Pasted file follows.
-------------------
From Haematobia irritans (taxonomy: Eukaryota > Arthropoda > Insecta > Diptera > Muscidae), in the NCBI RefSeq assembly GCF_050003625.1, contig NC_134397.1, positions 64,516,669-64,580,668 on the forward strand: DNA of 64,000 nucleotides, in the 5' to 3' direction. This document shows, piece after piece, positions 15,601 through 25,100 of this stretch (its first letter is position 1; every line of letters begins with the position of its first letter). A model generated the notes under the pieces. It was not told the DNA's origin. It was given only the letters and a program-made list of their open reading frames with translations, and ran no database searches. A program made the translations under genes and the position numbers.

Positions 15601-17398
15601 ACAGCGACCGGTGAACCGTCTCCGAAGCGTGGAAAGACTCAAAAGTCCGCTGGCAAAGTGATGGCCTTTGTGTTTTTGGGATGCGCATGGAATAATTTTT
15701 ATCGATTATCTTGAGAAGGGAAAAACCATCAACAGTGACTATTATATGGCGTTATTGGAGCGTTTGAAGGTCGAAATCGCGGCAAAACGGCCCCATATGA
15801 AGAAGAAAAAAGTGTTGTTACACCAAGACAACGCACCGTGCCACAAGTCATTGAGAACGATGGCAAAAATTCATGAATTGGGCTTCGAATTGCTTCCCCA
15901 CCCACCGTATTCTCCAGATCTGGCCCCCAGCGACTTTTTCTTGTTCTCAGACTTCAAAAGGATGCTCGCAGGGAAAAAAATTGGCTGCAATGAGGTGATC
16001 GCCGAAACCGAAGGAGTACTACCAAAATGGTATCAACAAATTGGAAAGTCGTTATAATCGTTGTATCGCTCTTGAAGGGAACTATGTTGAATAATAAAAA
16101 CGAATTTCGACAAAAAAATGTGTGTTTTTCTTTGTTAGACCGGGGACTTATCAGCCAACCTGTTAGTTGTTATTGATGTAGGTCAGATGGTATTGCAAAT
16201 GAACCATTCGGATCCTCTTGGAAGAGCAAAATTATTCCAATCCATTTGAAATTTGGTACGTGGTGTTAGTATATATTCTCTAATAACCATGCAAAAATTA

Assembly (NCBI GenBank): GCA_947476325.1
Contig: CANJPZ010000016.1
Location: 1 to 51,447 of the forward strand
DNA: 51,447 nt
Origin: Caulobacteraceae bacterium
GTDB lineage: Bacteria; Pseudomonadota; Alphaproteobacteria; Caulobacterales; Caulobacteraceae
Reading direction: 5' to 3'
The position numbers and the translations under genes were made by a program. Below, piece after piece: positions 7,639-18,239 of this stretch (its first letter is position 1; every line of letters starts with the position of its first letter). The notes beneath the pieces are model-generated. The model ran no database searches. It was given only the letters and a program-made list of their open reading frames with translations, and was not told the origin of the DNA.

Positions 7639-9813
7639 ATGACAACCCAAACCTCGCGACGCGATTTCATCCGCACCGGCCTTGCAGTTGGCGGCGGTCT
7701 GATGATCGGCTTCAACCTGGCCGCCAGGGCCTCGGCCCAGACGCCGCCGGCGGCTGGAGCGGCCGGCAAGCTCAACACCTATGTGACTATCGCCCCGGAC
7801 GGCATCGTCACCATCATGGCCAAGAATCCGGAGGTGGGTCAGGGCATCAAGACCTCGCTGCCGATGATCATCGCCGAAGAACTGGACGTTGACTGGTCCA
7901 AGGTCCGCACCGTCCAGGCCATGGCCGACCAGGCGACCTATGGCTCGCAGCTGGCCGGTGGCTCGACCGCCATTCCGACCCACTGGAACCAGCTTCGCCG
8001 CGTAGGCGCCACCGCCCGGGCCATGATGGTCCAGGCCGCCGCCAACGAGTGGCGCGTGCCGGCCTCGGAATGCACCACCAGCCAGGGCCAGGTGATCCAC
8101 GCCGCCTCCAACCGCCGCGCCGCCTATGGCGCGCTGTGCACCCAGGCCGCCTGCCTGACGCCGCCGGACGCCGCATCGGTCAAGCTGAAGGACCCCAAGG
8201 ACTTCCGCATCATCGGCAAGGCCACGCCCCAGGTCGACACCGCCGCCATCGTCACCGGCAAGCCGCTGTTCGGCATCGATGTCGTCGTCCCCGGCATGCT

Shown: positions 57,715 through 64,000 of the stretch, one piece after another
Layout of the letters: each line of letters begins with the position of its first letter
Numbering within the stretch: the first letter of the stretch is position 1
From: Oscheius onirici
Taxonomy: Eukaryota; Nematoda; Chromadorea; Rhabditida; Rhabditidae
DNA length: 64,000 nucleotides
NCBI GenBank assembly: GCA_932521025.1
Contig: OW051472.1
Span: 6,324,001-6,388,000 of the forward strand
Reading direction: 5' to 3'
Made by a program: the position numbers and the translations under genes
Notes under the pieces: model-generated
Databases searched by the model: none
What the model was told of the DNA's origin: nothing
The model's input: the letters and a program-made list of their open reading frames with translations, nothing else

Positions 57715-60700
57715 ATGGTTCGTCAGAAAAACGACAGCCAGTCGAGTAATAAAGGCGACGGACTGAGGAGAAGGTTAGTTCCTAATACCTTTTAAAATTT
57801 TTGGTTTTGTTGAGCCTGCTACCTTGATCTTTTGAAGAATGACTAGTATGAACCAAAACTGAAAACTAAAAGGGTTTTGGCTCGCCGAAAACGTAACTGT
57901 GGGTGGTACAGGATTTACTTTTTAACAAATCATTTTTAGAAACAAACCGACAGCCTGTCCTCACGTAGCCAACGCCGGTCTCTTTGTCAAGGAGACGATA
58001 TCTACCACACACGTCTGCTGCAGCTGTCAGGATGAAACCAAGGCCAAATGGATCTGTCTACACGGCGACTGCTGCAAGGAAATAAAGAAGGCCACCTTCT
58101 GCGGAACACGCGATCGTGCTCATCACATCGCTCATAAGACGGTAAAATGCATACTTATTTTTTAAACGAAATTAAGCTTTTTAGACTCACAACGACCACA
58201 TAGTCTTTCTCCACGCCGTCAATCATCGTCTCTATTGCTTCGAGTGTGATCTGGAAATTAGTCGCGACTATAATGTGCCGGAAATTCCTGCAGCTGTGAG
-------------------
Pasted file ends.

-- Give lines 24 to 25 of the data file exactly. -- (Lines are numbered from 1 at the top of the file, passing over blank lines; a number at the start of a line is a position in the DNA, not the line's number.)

8101 GCCGCCTCCAACCGCCGCGCCGCCTATGGCGCGCTGTGCACCCAGGCCGCCTGCCTGACGCCGCCGGACGCCGCATCGGTCAAGCTGAAGGACCCCAAGG
8201 ACTTCCGCATCATCGGCAAGGCCACGCCCCAGGTCGACACCGCCGCCATCGTCACCGGCAAGCCGCTGTTCGGCATCGATGTCGTCGTCCCCGGCATGCT